After quite a number of extensions, the UK has left the EU on the 31st of January 2020, with a transition period lasting until the 31st of December (same year). Starting from January the 1st 2021, all UK-based retailers will have to follow new rules and regulations when it comes to exporting goods to countries in the EU.

During the transition period, the UK and EU have been negotiating a trade deal that suits both sides but bringing new implications for both importing and exporting goods from the two regions. You can read more about the new regulations on the UK Government website. In this blog, we’ll point out the key ways in which Brexit affects eCommerce exports and imports.

What has changed after Brexit?


After Brexit, we’ve seen a lot of changes in customs rules and restrictions, tax and duty rates, and the required import/export documentation.

First, you will have to apply for an EORI number to be able to export goods outside of the UK to any country and keep in mind that you will have to be VAT registered to apply for an EORI number.

What if you already have an EORI number?

If you already have an EORI number, then make sure that it starts with the letters GB, if it doesn’t, then you will have to apply for a new one. If you will be making declarations or getting customs decisions in the EU, you will be needing an EORI number from the customs authority in the EU country where you submit your first declaration or request your first decision.

If you want to export goods to Northern Ireland, then you will also be needing an EORI number that starts with the letters XI. However, if you already have an EORI number from an EU country, you will not need a separate EORI number for exporting to Northern Ireland. If you already have an EORI number starting with the letters GB, you should automatically receive one starting with XI from HMRC that you can use to export goods to Northern Ireland.

It is also important that you ensure that all of your product data is updated to ensure smooth movement through customs. All carriers will require you to have an accurate description and a commodity code (HS code) for all the products that you’re shipping – this will be used to determine the duty rates. Additionally, all UK sellers that send parcels to EU countries must include the following:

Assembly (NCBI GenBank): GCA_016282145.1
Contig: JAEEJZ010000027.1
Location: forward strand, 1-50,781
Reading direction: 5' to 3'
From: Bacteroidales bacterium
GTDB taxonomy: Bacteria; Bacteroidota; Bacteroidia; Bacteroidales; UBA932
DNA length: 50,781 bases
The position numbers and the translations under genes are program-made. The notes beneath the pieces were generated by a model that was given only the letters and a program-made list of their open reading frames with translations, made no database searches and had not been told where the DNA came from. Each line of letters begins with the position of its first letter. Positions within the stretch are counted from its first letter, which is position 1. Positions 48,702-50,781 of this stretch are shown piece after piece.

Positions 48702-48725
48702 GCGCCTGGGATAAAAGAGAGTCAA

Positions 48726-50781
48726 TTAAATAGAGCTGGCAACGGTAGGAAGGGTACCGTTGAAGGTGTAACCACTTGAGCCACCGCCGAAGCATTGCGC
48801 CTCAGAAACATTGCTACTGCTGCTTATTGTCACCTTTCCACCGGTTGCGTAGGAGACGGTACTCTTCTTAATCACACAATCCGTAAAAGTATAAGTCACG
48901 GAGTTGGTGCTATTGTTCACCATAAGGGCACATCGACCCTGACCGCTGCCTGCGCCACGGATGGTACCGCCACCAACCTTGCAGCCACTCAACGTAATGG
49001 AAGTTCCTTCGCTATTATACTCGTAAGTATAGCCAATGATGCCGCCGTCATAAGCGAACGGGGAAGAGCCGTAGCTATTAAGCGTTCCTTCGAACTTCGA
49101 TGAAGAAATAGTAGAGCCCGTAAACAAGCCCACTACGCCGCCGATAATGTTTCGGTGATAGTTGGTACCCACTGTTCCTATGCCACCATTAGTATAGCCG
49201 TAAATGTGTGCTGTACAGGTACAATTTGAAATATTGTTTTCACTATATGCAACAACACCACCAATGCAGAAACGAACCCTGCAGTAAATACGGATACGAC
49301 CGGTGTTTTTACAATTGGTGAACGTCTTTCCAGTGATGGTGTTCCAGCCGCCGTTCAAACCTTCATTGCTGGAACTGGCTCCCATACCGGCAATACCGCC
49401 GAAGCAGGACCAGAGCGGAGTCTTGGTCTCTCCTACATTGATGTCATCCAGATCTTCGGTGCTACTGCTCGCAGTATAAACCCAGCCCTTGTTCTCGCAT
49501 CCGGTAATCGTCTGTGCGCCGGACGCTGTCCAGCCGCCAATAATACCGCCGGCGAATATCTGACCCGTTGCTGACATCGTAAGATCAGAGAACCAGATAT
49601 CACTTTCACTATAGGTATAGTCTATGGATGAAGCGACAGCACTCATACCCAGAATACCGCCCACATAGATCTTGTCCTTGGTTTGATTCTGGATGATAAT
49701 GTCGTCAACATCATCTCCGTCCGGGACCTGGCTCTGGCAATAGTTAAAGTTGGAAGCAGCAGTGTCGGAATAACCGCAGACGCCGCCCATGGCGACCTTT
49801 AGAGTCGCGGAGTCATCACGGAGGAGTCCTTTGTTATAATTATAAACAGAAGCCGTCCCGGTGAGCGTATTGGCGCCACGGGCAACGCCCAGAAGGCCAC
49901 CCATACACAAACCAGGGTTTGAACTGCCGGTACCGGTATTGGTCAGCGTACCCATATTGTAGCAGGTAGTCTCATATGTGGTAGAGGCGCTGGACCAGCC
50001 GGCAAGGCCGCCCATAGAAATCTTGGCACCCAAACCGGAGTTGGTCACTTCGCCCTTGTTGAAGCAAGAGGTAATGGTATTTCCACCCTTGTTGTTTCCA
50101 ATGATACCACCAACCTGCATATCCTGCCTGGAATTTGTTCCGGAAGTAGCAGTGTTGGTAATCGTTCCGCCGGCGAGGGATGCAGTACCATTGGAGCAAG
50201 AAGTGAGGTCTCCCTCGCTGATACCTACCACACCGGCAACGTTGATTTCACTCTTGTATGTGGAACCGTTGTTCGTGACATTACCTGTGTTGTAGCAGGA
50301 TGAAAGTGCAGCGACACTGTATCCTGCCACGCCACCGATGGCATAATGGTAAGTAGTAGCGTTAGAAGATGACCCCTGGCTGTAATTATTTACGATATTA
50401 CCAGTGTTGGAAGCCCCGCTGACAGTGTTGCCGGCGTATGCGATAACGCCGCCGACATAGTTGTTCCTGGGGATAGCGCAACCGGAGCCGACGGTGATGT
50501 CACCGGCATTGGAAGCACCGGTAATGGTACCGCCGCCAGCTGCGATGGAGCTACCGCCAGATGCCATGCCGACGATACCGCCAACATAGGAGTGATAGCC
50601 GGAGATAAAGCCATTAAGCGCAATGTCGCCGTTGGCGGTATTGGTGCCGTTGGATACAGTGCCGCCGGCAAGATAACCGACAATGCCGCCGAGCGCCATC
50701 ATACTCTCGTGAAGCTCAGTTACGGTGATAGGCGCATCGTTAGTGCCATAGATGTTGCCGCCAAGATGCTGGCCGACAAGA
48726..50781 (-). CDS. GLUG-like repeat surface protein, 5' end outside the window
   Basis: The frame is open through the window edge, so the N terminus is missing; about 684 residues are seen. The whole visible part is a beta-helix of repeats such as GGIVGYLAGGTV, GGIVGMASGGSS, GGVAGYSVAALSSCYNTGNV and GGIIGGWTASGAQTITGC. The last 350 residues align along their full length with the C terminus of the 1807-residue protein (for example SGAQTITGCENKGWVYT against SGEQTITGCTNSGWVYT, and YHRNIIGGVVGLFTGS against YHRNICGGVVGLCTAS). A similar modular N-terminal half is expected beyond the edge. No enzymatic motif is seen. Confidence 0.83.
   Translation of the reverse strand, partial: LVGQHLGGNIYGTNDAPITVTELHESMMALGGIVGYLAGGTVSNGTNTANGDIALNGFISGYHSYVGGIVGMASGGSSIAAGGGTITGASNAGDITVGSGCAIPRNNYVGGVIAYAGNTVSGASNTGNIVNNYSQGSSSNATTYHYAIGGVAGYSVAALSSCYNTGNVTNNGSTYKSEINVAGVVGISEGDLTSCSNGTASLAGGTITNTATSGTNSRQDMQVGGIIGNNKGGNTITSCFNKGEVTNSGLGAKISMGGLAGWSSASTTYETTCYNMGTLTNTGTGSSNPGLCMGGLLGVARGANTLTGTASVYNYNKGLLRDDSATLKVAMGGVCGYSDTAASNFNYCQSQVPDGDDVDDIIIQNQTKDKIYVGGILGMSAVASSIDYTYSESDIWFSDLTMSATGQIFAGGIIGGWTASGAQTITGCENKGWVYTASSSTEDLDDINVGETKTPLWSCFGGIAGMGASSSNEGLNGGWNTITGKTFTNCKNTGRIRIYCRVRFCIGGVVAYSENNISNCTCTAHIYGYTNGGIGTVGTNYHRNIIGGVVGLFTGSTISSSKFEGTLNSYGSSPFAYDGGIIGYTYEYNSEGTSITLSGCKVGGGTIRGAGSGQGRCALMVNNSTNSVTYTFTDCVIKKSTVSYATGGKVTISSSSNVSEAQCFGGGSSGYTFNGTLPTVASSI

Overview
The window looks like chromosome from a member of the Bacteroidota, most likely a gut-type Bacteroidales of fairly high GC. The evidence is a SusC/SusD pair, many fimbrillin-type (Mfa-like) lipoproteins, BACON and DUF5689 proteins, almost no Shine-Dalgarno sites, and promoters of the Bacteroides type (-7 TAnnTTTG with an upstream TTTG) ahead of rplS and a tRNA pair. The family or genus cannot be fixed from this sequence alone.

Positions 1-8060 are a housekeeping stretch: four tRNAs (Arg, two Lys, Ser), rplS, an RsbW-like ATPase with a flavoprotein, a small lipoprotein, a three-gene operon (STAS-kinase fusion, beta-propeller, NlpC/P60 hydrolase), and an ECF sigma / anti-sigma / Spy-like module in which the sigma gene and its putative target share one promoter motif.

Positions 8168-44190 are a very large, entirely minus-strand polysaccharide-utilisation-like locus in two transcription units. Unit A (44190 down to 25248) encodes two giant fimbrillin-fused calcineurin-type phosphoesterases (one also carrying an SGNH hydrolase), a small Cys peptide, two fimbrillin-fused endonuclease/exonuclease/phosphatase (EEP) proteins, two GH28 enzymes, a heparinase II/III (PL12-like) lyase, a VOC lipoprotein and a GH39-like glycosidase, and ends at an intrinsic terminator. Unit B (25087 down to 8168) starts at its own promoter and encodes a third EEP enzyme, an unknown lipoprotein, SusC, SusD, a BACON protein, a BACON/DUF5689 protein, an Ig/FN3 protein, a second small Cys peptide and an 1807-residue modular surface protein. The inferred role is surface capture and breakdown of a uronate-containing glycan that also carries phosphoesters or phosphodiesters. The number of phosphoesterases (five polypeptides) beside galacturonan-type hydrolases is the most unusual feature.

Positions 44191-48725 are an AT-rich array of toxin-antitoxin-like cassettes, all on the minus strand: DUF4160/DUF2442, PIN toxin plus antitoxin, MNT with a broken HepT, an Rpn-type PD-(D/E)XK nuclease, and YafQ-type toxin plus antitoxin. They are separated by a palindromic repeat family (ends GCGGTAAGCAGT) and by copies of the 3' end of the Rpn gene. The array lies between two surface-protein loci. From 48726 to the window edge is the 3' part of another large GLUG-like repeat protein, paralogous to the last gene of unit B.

• Country of origin or manufacturer. Without this information, the exported goods could be subject to customs security checks, impacting the delivery time.
  • Total weight of the parcel in kilograms – not grams, i.e. 0.5KG not 500 grams.
  • One of the three accepted reasons for export – Sales, Return/Replacement. Or Gift.

VAT rules


VAT has also become subject to change, starting from the 1st of January all UK sellers exporting goods to EU countries have to be VAT registered with HMRC in order to get a GB or XI EORI number. You might also need to register for tax in each EU country that you sell to. We would recommend talking to specialists regarding VAT and tax – such as Vatglobal and Avalara to understand your obligations.

We also advise you to review your commercial terms (Incoterms) that state your delivery policy and who pays customs and any VAT on import of the goods – the seller or buyer. The main three options are Delivered Duty Paid (DDP) or Delivered At Place (DAP) often referred to as Delivered Duty Unpaid (DDU). For business-to-consumer transactions, you will probably want to sell your items including all applicable VAT.

Some marketplaces require you, while others only recommend, that all item prices include VAT (DDP). We recommend that you review your commercial terms for each SKU and each selling channel to ensure compliance.


If you are not holding any inventory outside of the UK, we recommend you considering moving some of your inventory to an EU country so it will be closer to your customers.

One of the biggest changes in fulfillment comes to sellers that are using Amazon FBA within the UK. With the new trade agreement, you can no longer send inventory to Amazon Fulfilment Centers in the UK to distribute inventory across the EU. Now you will have to export inventory to Amazon European fulfillment centers. Keep an eye out for promotions from Amazon that are offering to help reduce the costs of transporting goods to their European fulfillment centers.

What changes have we made to JustShipIT to accommodate the new regulations?

Brexit has had an impact on businesses of all sizes that are exporting goods to the EU. Our team of developers has been working hard to ensure that all of our customers selling goods in European countries can structure and store product data correctly, store company tax data, and automatically create the required customs documentation.

We’ve also added the newly required fields into our software – such as HS codes, Country of Origin, and more to help you ship your goods to all EU countries.

If you need any help with starting a Trial with our software, please feel free to contact us on 01212851051.